For spring 2015 the topic was "Digital Text Analysis." Computers allow scholars to examine texts in ways that would be difficult or impossible without them. This course will examine some of the ways that computers are aiding text analysis.
Limited to 12 students. Omitted 2016-17.2016-17: Not offered
Computer operating systems are responsible for allowing multiple running programs to share hardware resources. The policies that dictate how those resources are shared determine the system's ability to provide good performance, fair sharing, isolation between programs, and predictable behavior. There are many interacting policy choices that determine these properties, and measuring the effect of each requires careful empirical experimentation and analysis. Research papers will describe and analyze policies that control processor scheduling, memory allocation and caching, disk scheduling and placement, network bandwidth allocation, and power consumption. The policies may be specialized for different types of systems, such as servers and mobile devices. We will design and perform experiments to further evaluate the policies, comparing them and analyzing their behavior. Offered in alternate years.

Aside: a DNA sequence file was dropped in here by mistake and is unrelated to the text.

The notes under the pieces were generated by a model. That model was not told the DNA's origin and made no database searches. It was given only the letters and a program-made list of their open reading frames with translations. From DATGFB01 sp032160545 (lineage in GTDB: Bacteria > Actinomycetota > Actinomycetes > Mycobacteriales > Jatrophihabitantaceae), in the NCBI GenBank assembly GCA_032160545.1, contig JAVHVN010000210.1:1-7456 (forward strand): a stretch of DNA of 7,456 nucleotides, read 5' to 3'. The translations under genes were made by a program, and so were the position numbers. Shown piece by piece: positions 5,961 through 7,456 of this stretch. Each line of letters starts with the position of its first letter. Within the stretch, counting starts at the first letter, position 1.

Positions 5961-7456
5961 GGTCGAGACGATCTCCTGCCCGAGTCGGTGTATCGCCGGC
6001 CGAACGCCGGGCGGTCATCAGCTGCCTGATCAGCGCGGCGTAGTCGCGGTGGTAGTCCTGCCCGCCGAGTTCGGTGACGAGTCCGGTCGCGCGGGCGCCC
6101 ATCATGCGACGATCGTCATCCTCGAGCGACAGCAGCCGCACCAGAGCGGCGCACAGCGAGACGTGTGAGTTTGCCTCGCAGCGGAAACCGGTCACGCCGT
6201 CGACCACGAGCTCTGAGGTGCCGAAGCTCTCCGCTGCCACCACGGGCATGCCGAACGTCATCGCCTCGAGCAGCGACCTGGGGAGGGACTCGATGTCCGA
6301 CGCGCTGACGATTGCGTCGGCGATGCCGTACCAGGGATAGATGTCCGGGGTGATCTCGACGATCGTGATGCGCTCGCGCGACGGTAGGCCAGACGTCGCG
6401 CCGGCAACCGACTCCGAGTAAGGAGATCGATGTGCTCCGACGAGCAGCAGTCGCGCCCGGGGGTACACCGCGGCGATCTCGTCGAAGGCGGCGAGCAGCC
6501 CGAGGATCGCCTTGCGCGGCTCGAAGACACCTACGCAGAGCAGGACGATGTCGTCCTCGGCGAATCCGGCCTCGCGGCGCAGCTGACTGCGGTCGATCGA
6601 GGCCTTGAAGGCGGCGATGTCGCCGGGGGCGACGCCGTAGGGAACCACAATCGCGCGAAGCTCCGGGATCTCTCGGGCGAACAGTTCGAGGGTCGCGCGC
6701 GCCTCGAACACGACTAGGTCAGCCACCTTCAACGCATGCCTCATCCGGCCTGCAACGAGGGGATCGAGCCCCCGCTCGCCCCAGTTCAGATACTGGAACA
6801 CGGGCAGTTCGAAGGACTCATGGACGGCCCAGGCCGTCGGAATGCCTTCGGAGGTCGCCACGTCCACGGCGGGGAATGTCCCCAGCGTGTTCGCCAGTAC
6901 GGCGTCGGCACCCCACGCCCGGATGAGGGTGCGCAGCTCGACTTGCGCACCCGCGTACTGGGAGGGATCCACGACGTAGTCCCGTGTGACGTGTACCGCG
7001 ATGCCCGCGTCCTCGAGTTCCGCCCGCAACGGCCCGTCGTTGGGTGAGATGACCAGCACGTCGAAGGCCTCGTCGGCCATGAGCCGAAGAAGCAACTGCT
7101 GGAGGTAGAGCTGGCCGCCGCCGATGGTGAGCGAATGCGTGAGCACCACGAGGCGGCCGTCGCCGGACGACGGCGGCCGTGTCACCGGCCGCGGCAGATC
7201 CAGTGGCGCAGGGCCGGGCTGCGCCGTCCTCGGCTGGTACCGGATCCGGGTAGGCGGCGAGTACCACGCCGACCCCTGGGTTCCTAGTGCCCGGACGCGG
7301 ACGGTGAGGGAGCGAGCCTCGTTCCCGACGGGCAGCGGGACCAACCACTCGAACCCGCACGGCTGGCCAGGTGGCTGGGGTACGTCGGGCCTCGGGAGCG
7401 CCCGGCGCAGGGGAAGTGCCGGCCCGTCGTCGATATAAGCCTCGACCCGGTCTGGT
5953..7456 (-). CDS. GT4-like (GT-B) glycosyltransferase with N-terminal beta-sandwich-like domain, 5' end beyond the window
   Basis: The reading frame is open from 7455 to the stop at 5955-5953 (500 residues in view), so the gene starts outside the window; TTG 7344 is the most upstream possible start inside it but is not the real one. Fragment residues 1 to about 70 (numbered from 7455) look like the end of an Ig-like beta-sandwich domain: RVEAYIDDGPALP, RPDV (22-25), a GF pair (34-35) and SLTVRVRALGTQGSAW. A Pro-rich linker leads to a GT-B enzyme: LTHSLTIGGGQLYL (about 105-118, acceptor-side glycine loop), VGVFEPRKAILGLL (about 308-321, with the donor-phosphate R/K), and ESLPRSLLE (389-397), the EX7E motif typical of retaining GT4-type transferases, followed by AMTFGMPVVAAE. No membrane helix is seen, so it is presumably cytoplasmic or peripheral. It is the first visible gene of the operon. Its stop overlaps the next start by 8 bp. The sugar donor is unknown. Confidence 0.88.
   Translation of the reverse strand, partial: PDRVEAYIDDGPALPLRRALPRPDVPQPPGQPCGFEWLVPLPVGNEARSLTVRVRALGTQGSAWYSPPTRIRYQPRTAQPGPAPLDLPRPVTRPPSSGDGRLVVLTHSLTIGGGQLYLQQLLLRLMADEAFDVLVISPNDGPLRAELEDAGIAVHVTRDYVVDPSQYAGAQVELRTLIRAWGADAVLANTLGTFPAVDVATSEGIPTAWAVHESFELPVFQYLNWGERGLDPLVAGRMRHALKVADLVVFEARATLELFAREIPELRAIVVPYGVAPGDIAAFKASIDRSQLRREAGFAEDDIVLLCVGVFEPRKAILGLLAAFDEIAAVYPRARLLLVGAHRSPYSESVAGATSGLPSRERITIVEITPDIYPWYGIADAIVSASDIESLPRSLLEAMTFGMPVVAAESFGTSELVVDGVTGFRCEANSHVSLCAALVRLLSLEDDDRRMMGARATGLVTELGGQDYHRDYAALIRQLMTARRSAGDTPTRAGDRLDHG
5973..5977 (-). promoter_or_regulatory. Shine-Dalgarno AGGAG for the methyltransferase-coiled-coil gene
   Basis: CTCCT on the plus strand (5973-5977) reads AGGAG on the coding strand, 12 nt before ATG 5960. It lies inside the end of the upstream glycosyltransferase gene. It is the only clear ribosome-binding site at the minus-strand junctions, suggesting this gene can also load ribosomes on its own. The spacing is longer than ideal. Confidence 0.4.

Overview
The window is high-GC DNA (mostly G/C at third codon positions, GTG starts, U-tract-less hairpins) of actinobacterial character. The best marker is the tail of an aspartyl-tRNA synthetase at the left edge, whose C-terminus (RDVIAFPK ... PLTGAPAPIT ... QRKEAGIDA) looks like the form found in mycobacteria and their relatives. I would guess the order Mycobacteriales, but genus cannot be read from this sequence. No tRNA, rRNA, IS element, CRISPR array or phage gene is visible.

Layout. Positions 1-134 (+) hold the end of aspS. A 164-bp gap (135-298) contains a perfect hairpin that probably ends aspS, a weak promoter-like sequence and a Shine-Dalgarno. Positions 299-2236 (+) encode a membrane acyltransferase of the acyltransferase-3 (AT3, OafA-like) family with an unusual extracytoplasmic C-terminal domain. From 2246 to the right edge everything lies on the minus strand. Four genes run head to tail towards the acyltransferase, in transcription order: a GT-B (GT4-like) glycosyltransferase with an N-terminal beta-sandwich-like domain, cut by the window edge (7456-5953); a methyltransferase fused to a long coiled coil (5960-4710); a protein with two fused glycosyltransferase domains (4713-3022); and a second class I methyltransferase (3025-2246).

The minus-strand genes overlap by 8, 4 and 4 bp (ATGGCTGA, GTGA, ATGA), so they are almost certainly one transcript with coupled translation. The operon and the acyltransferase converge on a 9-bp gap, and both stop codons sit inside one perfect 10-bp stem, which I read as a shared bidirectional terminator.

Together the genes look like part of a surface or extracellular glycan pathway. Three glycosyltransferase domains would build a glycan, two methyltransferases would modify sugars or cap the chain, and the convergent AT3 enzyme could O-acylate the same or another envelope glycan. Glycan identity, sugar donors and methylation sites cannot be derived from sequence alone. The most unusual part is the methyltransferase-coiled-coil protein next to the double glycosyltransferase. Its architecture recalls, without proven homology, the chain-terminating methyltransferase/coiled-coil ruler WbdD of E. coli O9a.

Requisite: COSC 112, 201, and 261. Fall semester. Professor Kaplan.2016-17: Offered in Fall 2016
Open to seniors with consent of the Department.
Spring semester. The Department.2016-17: Not offered